1598 September – In the Lord Treasurer’s Remembrancer Accounts of Subsidies, Shakspere is listed among those in Bishopgate ward who have departed the district
1598 October – Shakespere is again listed as a tax defaulter in the King’s Remembrancer Subsidy Roll for failing to pay his assessment of 13s.4d. (PRO E 179/146/369)
1598 October – In the only letter ever discovered addressed to Shakspere at Stratford, one Richard Quiney writes a letter from the Bell Inn in Carter Lane, London, asking Shakspere for a £30 loan. It is written “To my Loveinge good ffrend & contreymann mr wm Shackespre” who “shall ffrende me muche in helpeing me out of all the debettes I owe in London I thancke god & muche quiet my mynde which wolde nott be indebeted”. The letter, found in Quiney’s papers after his death, was never sent to Stratford. (Shakespeare Birthplace Trust Records Office, MS. ER 27/4).
1598 October – Adrian Quiney writes to Richard Quiney, “yff yow bargen with Wm Sha or recover money therefor, brynge youre money homme” (Shakespeare Birthplace Trust Records Office, Misc. Doc. I, 135).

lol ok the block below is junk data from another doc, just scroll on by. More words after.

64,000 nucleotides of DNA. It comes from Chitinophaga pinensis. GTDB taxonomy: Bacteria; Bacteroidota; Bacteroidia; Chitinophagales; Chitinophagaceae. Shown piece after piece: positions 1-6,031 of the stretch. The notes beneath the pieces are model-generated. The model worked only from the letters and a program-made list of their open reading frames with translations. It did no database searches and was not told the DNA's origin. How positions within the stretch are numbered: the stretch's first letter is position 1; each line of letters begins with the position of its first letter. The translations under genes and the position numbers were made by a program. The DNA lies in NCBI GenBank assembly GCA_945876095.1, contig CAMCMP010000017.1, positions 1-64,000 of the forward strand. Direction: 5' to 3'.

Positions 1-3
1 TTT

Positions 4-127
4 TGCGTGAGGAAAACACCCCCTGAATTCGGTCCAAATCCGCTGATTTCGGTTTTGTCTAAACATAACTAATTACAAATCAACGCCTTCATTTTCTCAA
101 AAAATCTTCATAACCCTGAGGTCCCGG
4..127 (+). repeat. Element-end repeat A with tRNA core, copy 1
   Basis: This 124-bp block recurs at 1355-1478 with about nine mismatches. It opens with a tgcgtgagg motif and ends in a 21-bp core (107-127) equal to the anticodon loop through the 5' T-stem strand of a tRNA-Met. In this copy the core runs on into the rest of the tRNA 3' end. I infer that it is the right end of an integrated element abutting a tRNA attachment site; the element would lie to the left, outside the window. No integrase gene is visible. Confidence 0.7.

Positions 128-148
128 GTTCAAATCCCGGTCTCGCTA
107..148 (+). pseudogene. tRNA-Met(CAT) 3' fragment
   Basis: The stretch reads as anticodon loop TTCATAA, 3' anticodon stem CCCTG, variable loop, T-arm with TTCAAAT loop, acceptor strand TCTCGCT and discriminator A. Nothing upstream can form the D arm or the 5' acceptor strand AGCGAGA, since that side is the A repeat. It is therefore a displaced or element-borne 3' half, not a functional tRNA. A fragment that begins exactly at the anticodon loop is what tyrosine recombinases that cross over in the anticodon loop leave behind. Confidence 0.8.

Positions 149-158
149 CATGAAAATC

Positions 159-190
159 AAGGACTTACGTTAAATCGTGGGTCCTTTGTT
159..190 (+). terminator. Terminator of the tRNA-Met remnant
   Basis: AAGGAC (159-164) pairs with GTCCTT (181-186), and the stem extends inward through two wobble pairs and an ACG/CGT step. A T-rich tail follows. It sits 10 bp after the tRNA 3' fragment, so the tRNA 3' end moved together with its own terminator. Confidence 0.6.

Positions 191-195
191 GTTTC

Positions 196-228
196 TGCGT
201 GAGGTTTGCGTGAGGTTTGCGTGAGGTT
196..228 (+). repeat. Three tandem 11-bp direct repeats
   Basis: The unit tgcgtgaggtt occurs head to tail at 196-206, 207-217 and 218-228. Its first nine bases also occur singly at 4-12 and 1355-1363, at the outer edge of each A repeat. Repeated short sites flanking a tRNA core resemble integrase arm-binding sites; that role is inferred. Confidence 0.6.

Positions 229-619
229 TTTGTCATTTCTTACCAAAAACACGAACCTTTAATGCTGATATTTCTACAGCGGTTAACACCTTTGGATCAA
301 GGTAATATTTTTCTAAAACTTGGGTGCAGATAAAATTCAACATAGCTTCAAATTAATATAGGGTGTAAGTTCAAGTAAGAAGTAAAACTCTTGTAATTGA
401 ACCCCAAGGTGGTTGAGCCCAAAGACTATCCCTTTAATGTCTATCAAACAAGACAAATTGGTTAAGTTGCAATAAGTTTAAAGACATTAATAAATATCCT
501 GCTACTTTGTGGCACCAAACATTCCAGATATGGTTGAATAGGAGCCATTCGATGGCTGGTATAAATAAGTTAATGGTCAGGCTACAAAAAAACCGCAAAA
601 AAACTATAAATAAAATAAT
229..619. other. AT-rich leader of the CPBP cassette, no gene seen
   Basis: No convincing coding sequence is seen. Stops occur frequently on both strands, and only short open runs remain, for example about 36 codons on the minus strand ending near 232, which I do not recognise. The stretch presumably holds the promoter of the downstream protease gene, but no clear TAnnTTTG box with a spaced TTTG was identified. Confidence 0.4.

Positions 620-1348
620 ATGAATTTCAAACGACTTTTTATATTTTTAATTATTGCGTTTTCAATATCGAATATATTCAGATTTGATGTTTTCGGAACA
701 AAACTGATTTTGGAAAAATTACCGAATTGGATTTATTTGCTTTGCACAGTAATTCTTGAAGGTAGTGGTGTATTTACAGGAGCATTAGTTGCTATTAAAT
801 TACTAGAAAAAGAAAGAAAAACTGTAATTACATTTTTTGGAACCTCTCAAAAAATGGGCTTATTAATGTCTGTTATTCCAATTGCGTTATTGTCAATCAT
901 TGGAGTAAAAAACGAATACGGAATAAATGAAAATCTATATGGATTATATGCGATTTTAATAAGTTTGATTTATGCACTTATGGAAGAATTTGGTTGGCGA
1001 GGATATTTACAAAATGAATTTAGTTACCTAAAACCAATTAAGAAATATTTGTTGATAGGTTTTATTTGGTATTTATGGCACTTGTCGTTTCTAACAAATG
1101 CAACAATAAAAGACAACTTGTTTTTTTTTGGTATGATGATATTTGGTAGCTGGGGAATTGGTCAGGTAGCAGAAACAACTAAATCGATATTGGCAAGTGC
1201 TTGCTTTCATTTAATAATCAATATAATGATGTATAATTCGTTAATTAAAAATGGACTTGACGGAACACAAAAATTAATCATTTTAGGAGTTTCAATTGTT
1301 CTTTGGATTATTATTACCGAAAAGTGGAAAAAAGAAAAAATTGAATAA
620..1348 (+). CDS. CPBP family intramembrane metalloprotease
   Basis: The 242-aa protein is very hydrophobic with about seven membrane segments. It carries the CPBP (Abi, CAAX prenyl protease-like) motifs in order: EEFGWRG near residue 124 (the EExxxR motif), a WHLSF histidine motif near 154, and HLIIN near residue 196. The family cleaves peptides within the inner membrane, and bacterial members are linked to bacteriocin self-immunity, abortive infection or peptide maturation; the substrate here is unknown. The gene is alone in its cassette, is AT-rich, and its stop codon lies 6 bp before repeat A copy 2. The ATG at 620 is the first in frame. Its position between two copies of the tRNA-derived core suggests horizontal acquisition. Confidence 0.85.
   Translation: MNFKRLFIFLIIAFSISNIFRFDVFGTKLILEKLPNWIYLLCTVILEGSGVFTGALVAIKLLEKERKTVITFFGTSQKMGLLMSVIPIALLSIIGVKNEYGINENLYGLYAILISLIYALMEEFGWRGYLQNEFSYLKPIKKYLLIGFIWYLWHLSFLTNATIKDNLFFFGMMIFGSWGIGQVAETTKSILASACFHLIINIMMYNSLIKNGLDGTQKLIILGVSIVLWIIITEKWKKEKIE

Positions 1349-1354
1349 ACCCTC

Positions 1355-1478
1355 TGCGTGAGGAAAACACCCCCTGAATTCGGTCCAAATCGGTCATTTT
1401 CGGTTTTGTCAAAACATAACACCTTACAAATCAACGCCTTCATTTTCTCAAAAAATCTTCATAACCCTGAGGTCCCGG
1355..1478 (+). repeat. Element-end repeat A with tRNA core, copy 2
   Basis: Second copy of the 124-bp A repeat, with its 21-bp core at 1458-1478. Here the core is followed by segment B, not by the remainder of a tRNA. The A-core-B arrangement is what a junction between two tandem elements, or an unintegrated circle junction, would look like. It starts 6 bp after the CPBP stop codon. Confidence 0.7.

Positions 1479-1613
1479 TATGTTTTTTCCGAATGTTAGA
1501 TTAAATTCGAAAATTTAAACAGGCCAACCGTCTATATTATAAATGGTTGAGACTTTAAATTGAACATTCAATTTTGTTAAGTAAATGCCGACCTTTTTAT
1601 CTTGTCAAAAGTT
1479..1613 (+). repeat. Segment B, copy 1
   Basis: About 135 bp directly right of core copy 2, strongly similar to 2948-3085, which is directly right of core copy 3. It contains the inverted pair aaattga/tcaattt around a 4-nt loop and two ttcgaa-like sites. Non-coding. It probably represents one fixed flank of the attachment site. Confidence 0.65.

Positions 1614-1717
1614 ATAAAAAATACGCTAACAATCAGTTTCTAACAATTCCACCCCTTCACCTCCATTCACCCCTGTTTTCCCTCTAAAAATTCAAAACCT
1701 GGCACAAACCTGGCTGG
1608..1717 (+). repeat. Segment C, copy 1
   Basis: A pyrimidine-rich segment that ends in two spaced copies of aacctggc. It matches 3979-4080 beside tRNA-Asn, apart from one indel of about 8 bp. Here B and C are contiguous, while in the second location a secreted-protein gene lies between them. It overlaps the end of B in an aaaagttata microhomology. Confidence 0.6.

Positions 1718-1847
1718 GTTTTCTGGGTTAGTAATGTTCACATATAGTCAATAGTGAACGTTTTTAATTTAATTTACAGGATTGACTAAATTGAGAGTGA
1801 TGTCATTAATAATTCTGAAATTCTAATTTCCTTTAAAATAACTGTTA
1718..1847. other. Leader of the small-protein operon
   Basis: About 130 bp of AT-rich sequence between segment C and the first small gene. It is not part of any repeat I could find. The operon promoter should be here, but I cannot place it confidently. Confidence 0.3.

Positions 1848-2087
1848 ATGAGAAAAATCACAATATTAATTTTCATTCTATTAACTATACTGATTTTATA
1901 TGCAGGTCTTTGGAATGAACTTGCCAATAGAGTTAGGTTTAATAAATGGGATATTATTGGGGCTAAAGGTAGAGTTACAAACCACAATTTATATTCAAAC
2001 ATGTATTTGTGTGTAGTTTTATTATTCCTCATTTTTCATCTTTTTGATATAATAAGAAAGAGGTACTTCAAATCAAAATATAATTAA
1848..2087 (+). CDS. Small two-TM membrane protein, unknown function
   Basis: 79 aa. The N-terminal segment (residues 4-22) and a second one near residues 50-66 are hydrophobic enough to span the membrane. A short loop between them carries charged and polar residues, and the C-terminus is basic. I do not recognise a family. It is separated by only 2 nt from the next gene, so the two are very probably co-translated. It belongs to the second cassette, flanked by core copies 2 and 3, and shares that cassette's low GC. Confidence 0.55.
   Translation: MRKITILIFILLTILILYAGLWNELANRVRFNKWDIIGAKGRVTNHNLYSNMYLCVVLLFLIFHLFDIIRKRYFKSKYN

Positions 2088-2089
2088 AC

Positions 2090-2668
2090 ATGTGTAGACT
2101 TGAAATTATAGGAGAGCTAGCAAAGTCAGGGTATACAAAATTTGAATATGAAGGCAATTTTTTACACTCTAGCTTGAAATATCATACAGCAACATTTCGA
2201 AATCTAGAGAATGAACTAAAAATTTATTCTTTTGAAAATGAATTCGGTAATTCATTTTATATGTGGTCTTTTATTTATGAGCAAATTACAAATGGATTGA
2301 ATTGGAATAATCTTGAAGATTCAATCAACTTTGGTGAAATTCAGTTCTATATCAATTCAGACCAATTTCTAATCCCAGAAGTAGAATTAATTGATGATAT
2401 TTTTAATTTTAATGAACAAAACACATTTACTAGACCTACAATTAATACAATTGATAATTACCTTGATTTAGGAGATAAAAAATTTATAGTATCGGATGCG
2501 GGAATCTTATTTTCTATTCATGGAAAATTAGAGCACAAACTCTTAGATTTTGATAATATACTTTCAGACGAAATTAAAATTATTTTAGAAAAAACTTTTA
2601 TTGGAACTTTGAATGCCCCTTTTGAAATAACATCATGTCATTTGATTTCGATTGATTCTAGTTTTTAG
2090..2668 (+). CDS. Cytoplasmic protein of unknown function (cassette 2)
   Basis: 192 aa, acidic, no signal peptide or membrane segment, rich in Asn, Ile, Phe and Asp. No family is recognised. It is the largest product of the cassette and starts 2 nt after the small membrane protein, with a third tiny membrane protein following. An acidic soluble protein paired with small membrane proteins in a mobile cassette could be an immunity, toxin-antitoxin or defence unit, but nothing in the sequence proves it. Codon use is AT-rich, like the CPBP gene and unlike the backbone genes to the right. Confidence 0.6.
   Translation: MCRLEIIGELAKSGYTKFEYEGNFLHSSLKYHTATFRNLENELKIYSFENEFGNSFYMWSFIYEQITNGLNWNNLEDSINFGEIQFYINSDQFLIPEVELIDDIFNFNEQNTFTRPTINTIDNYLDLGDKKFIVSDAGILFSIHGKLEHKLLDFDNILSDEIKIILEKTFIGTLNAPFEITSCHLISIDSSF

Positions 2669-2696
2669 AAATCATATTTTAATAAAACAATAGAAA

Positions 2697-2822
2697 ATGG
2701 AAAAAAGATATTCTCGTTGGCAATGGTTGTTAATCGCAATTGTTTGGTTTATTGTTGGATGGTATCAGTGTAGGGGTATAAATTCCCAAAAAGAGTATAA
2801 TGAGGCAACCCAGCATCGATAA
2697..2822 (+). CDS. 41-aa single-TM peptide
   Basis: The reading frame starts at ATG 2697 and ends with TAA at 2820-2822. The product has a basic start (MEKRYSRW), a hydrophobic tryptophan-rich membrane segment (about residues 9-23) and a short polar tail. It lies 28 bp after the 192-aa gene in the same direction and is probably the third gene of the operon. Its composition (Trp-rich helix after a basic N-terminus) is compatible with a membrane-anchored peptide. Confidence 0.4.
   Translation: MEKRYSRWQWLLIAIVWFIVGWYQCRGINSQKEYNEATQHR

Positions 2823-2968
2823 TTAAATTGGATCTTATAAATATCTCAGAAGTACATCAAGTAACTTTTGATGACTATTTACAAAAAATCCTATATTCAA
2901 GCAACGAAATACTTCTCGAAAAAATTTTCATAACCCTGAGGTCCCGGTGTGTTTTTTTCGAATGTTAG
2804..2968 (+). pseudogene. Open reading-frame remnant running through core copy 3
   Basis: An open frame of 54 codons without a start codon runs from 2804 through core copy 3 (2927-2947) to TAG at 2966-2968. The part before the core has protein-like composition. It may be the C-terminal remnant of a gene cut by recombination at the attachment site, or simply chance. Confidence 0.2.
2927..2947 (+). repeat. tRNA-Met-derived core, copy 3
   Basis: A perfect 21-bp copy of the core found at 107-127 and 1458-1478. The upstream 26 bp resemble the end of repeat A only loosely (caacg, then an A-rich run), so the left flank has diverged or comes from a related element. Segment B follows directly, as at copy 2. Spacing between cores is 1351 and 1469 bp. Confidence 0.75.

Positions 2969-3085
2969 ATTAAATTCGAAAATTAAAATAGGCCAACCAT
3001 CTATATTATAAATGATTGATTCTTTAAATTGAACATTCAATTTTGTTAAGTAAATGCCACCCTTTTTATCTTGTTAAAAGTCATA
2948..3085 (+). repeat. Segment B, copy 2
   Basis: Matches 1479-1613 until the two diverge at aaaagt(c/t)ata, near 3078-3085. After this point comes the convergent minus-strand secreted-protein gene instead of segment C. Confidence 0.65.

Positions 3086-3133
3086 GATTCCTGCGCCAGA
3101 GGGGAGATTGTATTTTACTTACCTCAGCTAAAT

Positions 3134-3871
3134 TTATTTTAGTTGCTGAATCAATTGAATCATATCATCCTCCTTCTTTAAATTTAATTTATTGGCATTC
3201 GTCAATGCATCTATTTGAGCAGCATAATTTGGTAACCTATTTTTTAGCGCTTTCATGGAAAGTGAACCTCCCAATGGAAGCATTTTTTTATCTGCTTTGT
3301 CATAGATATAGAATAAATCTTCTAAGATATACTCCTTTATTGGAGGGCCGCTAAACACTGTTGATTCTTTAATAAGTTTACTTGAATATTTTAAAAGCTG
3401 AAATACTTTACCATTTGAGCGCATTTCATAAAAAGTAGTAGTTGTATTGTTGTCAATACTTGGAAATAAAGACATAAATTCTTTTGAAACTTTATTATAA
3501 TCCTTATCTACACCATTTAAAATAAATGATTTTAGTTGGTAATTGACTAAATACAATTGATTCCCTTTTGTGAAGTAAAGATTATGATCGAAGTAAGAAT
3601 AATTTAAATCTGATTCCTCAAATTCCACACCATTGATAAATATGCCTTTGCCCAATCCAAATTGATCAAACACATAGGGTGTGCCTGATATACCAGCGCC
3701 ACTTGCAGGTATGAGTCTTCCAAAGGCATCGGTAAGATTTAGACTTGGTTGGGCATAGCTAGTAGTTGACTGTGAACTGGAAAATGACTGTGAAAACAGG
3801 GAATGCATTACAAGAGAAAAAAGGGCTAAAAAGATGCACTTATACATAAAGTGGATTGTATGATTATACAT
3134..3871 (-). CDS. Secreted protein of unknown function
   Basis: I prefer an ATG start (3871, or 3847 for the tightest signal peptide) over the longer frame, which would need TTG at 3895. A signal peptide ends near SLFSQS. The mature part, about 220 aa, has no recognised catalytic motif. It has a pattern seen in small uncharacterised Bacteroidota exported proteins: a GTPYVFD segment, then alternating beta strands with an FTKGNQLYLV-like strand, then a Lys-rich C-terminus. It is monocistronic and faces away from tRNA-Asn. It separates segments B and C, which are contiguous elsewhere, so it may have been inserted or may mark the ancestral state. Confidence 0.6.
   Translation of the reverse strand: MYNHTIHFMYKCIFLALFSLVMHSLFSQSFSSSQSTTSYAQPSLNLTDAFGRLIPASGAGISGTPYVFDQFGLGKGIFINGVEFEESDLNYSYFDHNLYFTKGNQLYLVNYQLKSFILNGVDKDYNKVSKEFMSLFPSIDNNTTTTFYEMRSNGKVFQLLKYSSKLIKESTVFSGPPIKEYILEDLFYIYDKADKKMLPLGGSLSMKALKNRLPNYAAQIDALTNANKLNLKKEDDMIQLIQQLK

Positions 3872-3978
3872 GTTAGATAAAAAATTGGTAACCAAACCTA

1598 November – Abraham Sturley writes to Richard Quiney, “our countriman mr Wm Shak. would procure us monei which I will like of as I shall heare when wheare & howe: and I prai let not go that occasion if it mai sort to ani indifferent condicions” (Shakespeare Birthplace Trust Records Office, Misc. Doc. I, 136).
1599 – In a request to the College of Arms, John Shakspere seeks to augment the Arms of his wife – the Wilcote Ardens – to a new Shakspere arms with the addition of the shield of the much grander Beauchamps, Earls of Warwick. This request would be turned down in 1602.
1599 February – A tripartite lease is signed for the Globe Theatre between the landowner Sir Nicholas Brend, the Burbage brothers and five members of the Lord Chamberlain’s company, which included Shakspere. This lease itself has never been found – it is only referred to in a later (1619) Court of Requests action Witter vs. Heminges and Condell.
1599 October – Shakspere is among those listed in the Lord Treasurer’s Remembrancer accounts for London as tax delinquents. A second hand records that he had moved across the river to Surrey.
1600 October – Shakspere is again listed as a tax delinquent in the Lord Treasurer’s Remembrancer accounts for the county of Surrey.